Sequel to Harlequin. Another fantastic book of early English battles, torture, death and victory. The Holy Grail moves a little further forward in revealing its secret hiding place and unlikely friends band together to hunt it down while revenging family honours. Again the characters are wonderfully portrayed and the book moves with ease through all the turmoil associated with the mid 1300's. Can't wait to move on to the third and last book in this series " Heretic ". Sequel to Harlequin. Another fantastic book of early English battles, torture, death and victory. The Holy Grail moves a little further forward in revealing its secret hiding place and unlikely friends band together to hunt it down while revenging family honours. Again the characters are wonderfully portrayed and the book moves with ease through all the turmoil associated with the mid 1300's. Can't wait to move on to the third and last book in this series " Heretic ".

  20. 4 out of 5

    HBalikov

    Amazing detail of a "new" slash and burn type of war. Continues the rush of action and character development of The Archer's Tale Amazing detail of a "new" slash and burn type of war. Continues the rush of action and character development of The Archer's Tale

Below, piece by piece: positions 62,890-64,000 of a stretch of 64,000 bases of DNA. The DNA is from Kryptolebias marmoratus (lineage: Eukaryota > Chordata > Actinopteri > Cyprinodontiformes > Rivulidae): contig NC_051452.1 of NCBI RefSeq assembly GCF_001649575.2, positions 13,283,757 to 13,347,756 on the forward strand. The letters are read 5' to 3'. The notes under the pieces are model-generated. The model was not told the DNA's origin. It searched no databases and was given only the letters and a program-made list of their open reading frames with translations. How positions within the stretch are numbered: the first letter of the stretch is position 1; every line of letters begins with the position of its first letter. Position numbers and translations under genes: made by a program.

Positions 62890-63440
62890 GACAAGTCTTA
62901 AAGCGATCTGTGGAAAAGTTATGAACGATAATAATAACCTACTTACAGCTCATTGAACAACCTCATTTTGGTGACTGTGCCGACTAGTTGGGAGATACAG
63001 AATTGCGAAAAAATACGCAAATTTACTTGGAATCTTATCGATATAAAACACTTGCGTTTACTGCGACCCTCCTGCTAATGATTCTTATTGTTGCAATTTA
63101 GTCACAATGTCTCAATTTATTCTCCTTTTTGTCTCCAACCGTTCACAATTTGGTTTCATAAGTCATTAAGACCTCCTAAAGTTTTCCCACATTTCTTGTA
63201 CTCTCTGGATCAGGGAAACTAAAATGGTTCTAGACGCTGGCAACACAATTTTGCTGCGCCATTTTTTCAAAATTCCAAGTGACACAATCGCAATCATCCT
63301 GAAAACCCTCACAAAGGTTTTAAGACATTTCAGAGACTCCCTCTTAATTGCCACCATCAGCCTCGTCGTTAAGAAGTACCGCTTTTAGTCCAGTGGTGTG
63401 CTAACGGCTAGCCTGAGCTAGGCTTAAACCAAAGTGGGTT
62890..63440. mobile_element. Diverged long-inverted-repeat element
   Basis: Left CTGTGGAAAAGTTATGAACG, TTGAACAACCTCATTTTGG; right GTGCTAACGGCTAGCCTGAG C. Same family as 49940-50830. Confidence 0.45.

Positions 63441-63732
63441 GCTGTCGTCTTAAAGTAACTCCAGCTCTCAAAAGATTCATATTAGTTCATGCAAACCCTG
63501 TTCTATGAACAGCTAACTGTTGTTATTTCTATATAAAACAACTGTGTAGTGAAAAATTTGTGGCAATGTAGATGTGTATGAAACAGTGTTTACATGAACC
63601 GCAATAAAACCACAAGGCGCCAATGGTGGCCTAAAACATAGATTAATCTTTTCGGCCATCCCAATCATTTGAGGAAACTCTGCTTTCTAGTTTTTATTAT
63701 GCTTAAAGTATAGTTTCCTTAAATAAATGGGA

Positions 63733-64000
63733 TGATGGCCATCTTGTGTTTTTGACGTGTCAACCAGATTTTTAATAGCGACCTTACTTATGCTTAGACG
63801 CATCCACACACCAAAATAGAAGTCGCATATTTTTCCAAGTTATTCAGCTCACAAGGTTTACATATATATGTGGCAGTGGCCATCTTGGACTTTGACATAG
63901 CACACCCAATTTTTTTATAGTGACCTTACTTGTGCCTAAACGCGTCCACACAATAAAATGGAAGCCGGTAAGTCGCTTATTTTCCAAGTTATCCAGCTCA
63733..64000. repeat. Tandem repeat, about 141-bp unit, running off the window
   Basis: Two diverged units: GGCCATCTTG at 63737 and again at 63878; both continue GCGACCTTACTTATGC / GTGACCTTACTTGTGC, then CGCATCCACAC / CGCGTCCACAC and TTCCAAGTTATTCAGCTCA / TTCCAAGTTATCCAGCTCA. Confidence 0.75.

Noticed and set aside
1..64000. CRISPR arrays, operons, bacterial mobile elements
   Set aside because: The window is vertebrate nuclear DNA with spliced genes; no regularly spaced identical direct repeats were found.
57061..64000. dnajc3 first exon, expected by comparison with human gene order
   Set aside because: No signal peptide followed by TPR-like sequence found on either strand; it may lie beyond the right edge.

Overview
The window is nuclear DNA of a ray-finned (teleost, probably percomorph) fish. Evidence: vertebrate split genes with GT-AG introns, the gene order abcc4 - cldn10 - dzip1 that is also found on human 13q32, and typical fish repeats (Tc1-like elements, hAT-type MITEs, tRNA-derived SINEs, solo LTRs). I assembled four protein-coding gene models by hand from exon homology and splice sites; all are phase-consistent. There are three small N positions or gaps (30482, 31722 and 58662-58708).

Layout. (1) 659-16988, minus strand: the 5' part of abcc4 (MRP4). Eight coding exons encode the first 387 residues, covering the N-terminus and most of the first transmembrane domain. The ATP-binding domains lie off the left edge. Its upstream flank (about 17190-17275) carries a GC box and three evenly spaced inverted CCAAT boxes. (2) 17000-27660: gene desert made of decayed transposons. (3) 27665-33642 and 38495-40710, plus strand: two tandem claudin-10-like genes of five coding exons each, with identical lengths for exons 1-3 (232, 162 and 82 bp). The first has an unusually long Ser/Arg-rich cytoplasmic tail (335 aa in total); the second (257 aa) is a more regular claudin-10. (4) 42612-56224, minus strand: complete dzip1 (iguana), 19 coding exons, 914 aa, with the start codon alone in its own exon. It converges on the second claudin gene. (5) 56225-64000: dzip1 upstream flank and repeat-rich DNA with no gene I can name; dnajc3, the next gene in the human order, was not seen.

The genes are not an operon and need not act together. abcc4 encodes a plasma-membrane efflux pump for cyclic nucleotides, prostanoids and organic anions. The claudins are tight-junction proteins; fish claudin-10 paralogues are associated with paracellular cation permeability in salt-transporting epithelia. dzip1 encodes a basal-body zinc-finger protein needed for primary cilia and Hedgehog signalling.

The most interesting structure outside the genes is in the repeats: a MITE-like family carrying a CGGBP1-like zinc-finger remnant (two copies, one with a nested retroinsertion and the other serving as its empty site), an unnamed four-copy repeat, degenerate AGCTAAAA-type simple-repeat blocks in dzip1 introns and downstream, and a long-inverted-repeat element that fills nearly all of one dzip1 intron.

21. 5 out of 5

    A.L. Sowards

    The Battle of Neville’s Cross near Durham stretching all the way to page 130 was a little long, but the rest of the book made up for it. (Don’t get me wrong—the battle was well written, but after about 100 pages I was ready for something else to happen.) I loved Robbie (maybe because of my Scottish ancestry), hated the Scarecrow, and of course cheered for Thomas the entire book. I liked Jeanette, too, even though in the first book I was kind of neutral about her. I’ve got my predictions about th The Battle of Neville’s Cross near Durham stretching all the way to page 130 was a little long, but the rest of the book made up for it. (Don’t get me wrong—the battle was well written, but after about 100 pages I was ready for something else to happen.) I loved Robbie (maybe because of my Scottish ancestry), hated the Scarecrow, and of course cheered for Thomas the entire book. I liked Jeanette, too, even though in the first book I was kind of neutral about her. I’ve got my predictions about the grail—guess I’ll read the next book and see if I’m right. As with the first book in this series, great history, great writing, and great plotting. Probably best for adult readers due to the violence and language. 4.5 stars, rounding up for Goodreads.

  22. 4 out of 5

    Maria Thermann